Should drugs be decriminalised?
Recent government figures show that the UK drug treatment programmes has had limited success in stopping drug users, leading to calls for decriminalisation from some parties. Kailash Chand believes that this is the best way to reduce the harm drugs cause, but Joseph Califano thinks not
YES There is a way that the UK government could more than halve the prison population, prevent burglaries and prostitution, rip the heart out of organised crime, and free up millions of hours of police time. Yet politicians, terrified of the rightwing press, would never dare to suggest the legalisation, regulation, and control of the drugs market, even though it could save lives and bring an end to the needless criminalisation of some of the most vulnerable members of our society. Even downgrading cannabis—a tiny step in the right direction—is now being reconsidered.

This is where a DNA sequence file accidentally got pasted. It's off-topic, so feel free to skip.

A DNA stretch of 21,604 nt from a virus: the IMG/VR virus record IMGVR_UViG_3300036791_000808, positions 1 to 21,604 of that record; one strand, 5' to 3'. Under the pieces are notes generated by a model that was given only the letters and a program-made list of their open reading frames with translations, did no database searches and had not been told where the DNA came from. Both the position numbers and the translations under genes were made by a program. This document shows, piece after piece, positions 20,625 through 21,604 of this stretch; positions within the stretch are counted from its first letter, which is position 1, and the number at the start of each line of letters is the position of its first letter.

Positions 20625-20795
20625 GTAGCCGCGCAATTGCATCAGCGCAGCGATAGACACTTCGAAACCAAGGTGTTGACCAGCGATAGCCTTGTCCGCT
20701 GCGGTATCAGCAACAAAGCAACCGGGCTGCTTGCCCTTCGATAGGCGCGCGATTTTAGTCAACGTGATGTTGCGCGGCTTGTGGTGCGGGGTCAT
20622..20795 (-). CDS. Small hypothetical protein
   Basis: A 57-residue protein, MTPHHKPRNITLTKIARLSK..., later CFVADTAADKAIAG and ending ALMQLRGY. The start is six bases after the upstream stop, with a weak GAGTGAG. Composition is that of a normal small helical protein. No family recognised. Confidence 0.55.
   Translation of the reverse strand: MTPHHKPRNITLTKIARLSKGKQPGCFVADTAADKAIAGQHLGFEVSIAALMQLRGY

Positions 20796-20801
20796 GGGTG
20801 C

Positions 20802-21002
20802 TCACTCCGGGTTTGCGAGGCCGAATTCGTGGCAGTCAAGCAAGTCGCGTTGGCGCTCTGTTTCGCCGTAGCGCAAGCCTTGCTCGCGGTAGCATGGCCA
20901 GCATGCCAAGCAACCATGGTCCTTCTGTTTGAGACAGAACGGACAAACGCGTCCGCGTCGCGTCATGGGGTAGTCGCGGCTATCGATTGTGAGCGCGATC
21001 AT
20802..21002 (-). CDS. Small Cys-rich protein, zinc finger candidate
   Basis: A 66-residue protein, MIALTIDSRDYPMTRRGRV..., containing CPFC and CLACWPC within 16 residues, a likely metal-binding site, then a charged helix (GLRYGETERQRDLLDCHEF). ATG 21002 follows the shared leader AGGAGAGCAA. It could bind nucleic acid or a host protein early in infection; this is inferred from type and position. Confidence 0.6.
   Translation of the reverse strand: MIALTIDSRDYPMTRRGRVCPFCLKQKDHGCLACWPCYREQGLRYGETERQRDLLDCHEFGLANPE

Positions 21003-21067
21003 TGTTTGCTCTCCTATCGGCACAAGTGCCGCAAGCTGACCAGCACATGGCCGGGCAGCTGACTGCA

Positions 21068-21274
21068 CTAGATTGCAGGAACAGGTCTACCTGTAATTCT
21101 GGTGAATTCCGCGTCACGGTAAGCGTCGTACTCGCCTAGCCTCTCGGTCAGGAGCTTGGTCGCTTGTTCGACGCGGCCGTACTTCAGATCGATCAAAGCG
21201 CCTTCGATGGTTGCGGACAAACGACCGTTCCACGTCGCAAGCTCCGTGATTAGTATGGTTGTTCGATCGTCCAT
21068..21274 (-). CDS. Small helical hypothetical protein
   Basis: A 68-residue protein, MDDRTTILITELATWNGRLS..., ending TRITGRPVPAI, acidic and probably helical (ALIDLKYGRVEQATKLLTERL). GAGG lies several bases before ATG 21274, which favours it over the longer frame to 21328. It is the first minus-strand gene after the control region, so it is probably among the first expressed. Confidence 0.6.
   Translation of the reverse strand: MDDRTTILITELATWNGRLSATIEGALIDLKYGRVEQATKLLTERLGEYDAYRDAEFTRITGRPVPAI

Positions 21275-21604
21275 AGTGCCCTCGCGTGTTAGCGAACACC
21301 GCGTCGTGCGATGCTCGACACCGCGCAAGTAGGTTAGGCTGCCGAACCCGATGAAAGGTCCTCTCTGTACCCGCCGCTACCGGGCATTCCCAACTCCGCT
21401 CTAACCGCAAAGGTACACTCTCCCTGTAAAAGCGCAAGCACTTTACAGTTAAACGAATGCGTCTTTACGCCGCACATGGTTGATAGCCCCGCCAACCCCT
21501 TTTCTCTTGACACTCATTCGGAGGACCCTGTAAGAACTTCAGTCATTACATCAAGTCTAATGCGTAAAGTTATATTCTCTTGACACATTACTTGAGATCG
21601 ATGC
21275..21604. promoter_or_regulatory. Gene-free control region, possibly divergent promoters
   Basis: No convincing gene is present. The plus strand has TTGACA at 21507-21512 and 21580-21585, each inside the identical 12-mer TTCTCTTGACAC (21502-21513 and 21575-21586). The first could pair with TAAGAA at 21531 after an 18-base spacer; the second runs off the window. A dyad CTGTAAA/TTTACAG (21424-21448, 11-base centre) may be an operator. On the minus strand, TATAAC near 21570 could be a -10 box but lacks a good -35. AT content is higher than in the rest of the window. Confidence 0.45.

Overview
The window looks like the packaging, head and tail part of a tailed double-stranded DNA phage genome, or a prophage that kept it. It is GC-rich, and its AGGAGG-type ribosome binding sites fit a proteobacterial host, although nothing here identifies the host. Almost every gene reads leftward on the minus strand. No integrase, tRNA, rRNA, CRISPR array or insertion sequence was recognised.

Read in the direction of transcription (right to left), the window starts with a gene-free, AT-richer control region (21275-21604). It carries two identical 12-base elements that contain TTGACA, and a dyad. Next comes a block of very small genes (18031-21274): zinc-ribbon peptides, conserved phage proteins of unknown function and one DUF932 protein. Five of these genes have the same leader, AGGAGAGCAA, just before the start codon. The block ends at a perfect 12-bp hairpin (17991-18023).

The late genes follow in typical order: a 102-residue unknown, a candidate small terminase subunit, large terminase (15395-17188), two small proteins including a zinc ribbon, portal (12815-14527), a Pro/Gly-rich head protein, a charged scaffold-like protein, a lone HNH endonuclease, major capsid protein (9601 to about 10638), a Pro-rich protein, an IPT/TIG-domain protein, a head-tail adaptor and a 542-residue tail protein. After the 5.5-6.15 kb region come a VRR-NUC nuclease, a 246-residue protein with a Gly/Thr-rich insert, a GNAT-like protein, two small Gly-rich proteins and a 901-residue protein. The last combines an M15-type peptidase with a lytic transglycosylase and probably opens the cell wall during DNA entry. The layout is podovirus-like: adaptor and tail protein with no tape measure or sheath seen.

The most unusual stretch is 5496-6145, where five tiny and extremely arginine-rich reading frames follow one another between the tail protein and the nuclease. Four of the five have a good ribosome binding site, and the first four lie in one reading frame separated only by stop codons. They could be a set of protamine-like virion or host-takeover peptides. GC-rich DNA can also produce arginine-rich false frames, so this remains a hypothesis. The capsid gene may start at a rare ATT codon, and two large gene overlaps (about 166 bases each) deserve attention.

Prohibition as a policy has failed. Just look at the US, where hundreds of thousands of people have been jailed and, despite billions of pounds of funding for draconian policies, higher purity drugs continue to flood the market.
Many of the violent criminal gangs owe their existence to the burgeoning, underground drug market. It is they—and not